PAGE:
Trump urges trade critics to 'be cool,' but concerns grow on Capitol Hill
President Donald Trump faced criticism from both sides of the aisle Wednesday over a planned $12 billion aid package for U.S. farmers that lawmakers say is only necessary because of the administration’s trade policies.
The funds announced Tuesday by Agriculture Secretary Sonny Perdue include direct payments to farms, government purchases of crops, and efforts to find new markets for U.S. agriculture abroad. The administration estimates farmers have lost about $11 billion due to retaliatory tariffs imposed on the U.S. in what is growing into a multi-front trade war.
“The programs we are announcing today are a firm statement that other nations cannot bully our agricultural producers to force the United States to cave in,” Perdue said during a conference call with reporters, according to Politico.
House Republicans who represent agriculture-heavy districts were underwhelmed by the announcement, expressing concerns about the precedent it sets and the problems it leaves unresolved.
“As a farmer, I’ve never been a huge fan of the government getting involved in this type of role because it’s hard to figure out where the money is best spent,” said Rep. David Valadao, R-Calif.
According to Rep. Darin LaHood, R-Ill., Illinois farmers want robust, fair trade rather than government handouts.
“I don’t think giving aid is the right approach,” he said. “Instead, you have to have trade. Subsidizing farmers is not the right approach. Where does that end? That’s not a long-term solution.”
Rep. Rodney Davis, R-Ill., agreed that this represents a short-term Band-Aid at best and farmers would prefer agreements that lead to more trade in more open markets instead.
“I would rather not see this backstop in place, but the president and his administration believe it’s a proper thing to put on the table, especially while they are negotiating with some of our trading partners,” Davis said.
Rep. Gerry Connolly, D-Va., dismissed the payout as an attempt to fix a problem Trump created.
“This is a self-inflicted wound and it is exactly the opposite of what President Trump just asserted, that he’s opening up markets. he’s closing down markets,” he said.
The president defended his approach on Twitter Wednesday, and he accused those criticizing him of undermining his negotiating position.
“When you have people snipping at your heels during a negotiation, it will only take longer to make a deal, and the deal will never be as good as it could have been with unity,” he wrote. “Negotiations are going really well, be cool. The end result will be worth it!”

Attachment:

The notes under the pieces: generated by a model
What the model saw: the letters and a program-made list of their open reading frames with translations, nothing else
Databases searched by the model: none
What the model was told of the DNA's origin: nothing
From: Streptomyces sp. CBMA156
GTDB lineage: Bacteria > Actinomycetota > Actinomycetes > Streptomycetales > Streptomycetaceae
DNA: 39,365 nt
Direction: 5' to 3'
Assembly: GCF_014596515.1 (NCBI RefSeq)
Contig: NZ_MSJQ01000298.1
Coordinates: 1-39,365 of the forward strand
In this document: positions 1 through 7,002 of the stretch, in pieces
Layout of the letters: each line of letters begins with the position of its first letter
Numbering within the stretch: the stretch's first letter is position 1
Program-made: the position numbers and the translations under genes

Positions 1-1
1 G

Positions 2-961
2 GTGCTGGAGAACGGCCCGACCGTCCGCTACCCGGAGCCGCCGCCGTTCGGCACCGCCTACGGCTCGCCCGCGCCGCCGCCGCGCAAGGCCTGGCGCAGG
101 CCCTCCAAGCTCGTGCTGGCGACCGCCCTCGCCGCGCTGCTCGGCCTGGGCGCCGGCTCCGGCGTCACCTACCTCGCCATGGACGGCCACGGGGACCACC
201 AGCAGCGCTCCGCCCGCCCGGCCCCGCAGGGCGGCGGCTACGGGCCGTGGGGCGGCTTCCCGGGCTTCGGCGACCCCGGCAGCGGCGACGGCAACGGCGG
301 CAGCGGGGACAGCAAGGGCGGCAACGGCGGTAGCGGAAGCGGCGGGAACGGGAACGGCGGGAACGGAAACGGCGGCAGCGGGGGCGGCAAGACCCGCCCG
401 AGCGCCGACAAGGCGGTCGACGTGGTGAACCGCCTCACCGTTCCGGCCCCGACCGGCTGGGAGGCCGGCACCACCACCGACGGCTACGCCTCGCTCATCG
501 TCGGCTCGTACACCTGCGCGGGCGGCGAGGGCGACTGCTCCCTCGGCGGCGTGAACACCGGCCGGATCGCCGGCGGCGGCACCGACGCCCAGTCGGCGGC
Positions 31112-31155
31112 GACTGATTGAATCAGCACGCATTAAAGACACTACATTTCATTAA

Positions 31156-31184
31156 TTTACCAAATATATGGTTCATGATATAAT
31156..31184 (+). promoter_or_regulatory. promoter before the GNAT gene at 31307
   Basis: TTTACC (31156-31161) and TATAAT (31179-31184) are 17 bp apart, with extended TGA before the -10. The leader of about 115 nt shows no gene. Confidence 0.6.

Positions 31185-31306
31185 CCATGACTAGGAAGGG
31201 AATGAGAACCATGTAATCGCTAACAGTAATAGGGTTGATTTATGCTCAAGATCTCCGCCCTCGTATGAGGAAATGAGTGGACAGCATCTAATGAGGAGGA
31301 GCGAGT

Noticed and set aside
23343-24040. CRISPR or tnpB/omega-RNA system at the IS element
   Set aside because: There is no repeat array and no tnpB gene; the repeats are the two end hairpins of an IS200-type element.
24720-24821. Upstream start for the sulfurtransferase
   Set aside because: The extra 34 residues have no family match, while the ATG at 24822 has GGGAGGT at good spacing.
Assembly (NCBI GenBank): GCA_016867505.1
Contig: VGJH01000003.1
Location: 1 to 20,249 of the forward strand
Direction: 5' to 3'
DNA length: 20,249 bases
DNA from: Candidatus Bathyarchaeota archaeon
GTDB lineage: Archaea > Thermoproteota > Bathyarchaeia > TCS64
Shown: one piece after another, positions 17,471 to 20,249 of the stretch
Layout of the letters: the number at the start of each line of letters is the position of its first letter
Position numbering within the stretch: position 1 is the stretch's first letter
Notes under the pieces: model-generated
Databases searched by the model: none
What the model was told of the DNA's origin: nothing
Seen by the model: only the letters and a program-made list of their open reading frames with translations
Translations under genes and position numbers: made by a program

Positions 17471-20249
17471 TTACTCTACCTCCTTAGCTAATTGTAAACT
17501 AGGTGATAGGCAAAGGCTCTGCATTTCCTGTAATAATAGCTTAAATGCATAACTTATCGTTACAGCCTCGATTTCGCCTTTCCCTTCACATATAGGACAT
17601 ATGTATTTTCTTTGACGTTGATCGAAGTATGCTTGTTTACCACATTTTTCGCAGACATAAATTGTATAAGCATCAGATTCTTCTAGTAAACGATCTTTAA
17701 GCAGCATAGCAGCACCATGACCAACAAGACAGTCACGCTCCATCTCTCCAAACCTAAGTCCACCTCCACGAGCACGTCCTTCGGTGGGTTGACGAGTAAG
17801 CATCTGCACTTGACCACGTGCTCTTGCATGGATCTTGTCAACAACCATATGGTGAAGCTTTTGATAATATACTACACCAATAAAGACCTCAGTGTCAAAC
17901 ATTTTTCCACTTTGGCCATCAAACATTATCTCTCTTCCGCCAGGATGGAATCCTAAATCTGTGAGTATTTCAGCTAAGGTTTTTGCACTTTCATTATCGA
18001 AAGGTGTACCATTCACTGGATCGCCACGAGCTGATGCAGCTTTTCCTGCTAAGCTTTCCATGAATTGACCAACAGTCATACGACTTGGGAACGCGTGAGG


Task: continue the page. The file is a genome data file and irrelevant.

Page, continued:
Trump also attacked “weak politicians” who question the tariffs he has placed on goods from traditionally strong trading partners like Canada, Mexico, and the European Union.
“I wonder, what can they be thinking?” he tweeted. “Are we just going to continue and let our farmers and country get ripped off? Lost $817 Billion on Trade last year. No weakness!”
GOP lawmakers say their constituents remain confident that the president is representing their interests and they appreciate that he is trying to address iniquities in trade that have long troubled them. Those constituents are the ones getting nervous about the tariffs, though.
“They’re all concerned with the tariffs and they know it’s starting to have an impact,” Valadao said. “They’re willing to take a little bit of pain if they get a better dealbut it has to be for the right reason.”
While Trump often focuses on overall trade deficits, LaHood stressed that the U.S. has a trade surplus with every country on agriculture goods, potentially making farmers more vulnerable to retaliation than some other industries.
“When you get in a trade war, they’re affected by this,” he said. “We need to have robust trade agreements.”
One point where Trump does tend to find bipartisan agreement is his complaints about China’s unfair trade practices. However, members of Congress argued the U.S. would be better served by focusing on that problem instead of waging battle against allies and enemies alike all at the same time.
“We ought to go after the Chinese because of things they’ve done, but do it in a more surgical way,” LaHood said. “Get with our allies and go after the Chinese. When you get into a broad trade war, there’s ramifications that will affect our agriculture industry and we’re seeing that.”